Custom vs. Boutique / 1 Man vs. Small Company

Discussion in 'The Small Company Luthiers' started by JoeinLA, Aug 10, 2006.

  1. JoeinLA

    JoeinLA Member

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    I'm sure I'm going to be demonstrating my power of stating the obvious, but there seems to be 2 "camps" of niche builders: "Custom" guys and "Boutique" builders. The custom guys build made-to-order guitars, while the "Boutique" builders build a limited number of models. To me, Thorn, Driskill, Myka would be custom builders. Boutique builders would be Huber, McNaught; while each of these can make guitars to-order, they're pretty much making a standard model, vs. Thorn and Driskill where you pretty much spec out the guitar the way you want it. Not sure where Heatley stands in all this.

    Then there's 1-man shops like Thorn, Driskill, Huber, McNaught, Heatley, Myka, vs. "small-company" shops like... well I don't really know any of these but I see names floating around that I'm guessing are more like groups of luthiers that work together to produce some line of niche guitars.

    Any thoughts as to the pro's/con's of choosing one group vs. another group? Is going from 1-man to a "small company" a good thing or a bad thing? I think Driskill and Thorn are both really busy with really long waits, but I think they both enjoy the art of creating these guitars. I wonder if it's better from a financial standpoint to "standardize" your offerings and grow to a larger sized company.

    Your thoughts/comments would be appreciated!
     
  2. John Page

    John Page Member

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    I've taken small shops and turned them into big ones (Fender Custom Shop), and I've had my own one-man shops (Page Guitar Works and John Page Guitars). The latter to me is where I want to be now, and I think that's what it boils down to with each builder... where they want to be now. When you decide to "grow" your shop, you usually end up taking more of a leadership/management role as opposed to a hands-on building role. I want to cut wood right now, so I like having a one-man shop. It is not usually the best way to do business if you're looking to make the most money, but I think most builders do it for the love of the building, not the money. I guess the main thing, no matter what a builder decides to do, is to not lose the art for the business. These little sticks of wood with strings on them, have souls... if you build them right!

    Just one man's opinion...
     
  3. paintguy

    paintguy Long Hair Hippy Freak Silver Supporting Member

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    Nicely said:AOK
     
  4. AJ Love

    AJ Love Senior Member

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    Scott Lentz builds "boutique guitars". He builds them his way, with a minimum of options. They are fantastic guitars, he knows what works with his design.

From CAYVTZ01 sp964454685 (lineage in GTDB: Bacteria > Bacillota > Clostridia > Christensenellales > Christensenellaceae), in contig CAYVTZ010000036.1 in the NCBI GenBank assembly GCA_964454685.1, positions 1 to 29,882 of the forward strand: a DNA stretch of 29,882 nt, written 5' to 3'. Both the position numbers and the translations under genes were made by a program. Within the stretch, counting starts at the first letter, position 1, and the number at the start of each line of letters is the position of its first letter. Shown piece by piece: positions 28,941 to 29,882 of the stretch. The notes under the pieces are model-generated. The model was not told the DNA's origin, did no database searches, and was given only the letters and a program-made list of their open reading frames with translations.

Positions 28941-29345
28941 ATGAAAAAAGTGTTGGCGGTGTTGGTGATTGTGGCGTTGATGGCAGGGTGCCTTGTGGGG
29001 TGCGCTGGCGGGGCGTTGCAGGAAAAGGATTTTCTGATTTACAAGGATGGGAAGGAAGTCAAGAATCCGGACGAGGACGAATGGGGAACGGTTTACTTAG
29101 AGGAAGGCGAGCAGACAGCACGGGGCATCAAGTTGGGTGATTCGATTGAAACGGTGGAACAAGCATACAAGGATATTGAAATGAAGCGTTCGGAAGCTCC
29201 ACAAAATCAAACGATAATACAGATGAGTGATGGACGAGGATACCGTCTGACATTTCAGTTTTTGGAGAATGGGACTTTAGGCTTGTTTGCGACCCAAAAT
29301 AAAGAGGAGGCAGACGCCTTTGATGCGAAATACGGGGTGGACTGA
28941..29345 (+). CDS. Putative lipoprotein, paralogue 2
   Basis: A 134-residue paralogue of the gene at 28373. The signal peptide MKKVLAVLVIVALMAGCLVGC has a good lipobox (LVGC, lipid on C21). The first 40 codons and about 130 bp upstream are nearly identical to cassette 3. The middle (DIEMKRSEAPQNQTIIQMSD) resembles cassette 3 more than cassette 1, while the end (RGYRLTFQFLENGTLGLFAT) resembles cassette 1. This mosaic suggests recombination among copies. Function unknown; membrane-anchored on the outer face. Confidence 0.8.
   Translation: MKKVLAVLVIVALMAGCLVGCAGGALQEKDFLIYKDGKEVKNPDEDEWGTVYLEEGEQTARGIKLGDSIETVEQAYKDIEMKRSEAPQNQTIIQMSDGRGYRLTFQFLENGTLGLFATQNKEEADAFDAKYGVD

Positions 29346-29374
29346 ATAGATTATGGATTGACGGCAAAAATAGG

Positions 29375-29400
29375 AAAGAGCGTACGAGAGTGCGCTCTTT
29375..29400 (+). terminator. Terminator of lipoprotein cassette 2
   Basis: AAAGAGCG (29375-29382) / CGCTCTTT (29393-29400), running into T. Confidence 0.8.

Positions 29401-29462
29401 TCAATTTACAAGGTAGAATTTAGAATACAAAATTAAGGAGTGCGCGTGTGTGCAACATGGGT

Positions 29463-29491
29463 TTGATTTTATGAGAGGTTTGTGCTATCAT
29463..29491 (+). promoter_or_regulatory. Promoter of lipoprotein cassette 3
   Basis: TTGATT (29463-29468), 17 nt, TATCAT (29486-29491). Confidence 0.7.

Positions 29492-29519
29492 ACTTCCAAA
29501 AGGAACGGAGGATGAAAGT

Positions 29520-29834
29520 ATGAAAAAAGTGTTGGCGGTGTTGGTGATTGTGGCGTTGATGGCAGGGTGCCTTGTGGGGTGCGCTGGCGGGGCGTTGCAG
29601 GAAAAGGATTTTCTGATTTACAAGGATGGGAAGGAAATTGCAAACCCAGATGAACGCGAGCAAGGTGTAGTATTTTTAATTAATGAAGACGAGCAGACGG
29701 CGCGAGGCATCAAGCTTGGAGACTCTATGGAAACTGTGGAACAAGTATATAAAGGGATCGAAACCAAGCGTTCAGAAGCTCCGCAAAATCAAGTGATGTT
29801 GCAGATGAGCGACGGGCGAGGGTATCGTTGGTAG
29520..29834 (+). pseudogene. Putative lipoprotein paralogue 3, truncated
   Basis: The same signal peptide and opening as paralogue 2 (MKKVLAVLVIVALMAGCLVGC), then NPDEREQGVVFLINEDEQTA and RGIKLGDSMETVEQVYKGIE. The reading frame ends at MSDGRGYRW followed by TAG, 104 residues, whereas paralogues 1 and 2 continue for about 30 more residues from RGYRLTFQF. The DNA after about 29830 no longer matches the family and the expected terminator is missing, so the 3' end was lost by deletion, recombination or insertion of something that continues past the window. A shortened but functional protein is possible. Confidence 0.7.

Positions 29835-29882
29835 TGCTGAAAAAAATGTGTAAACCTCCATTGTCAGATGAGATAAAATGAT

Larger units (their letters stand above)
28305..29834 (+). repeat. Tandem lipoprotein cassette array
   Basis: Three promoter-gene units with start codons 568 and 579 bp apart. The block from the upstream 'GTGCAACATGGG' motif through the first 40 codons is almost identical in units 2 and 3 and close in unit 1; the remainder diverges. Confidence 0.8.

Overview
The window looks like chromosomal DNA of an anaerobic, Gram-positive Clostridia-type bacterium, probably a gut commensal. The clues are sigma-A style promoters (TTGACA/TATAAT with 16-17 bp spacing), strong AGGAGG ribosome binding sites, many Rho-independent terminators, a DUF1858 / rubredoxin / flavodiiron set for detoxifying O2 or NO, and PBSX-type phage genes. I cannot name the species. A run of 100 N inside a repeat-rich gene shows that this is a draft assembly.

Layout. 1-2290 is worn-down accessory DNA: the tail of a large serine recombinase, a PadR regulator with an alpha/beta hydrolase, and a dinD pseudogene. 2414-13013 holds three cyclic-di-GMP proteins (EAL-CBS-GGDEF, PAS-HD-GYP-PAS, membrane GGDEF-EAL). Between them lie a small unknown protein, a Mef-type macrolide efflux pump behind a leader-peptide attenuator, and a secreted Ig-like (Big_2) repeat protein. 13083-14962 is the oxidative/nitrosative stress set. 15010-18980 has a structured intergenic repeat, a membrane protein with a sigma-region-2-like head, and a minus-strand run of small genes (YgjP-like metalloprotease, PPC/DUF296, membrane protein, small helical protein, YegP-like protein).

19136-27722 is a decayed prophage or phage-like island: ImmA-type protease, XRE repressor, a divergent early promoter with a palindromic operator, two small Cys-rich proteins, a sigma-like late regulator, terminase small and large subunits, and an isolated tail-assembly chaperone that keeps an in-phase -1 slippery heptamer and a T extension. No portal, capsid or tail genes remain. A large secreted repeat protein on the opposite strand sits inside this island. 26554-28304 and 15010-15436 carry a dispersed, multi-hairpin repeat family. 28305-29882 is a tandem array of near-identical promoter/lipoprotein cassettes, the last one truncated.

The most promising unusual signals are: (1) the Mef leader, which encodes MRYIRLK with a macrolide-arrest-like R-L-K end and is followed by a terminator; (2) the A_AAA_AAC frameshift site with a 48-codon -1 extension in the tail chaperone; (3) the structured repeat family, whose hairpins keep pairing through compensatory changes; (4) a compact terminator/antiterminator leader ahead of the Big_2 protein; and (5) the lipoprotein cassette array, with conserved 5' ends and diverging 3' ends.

5. Dana Olsen

    Dana Olsen Gold Supporting Member

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    Thank You John!

    A simple explanation, uncluttered and unadorned. Those little pieces of wood and wires DO have soul ... if you build 'em right.

    Thanks, Dana O
     
  6. JoeinLA

    JoeinLA Member

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    I think this sort of reinforces my own gut which is that I'd rather buy from a 1-man show than a shop...
     
  7. Teleplayer

    Teleplayer Silver Supporting Member

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    So you wouldn't buy a custom built one-off from a cat like John Suhr?
     
  8. John Page

    John Page Member

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    "I think this sort of reinforces my own gut which is that I'd rather buy from a 1-man show than a shop..."

    JoeinLA,
    I wasn't trying to encourage you to do that, I was just trying to explain why a builder might go one way or the other. Some of the small shops out there, like my friend John Suhr, make some of the finest guitars in the world right now. Don't count those guys out... you won't be doing yourself a favor.
     
  9. sanhozay

    sanhozay klon free since 2009

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    I think guitar makers often confused PERSONIFICATION with SOUL.

    Anyway, I like when I take apart a guitar and I see some chicks name like, *Amber* or *Daisy*. It just makes me want to keep taking the guitar apart looking for a phone number or something...
     
  10. AJ Love

    AJ Love Senior Member

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    I have yet to really bond with a guitar that I didn't get to play before I bought it. Not saying that it isn't possioble, but that's just been my experience. Another advantage to a builder getting bigger, from the point of view of the customer, is the much greater opportunity to try out the guitars before buying it...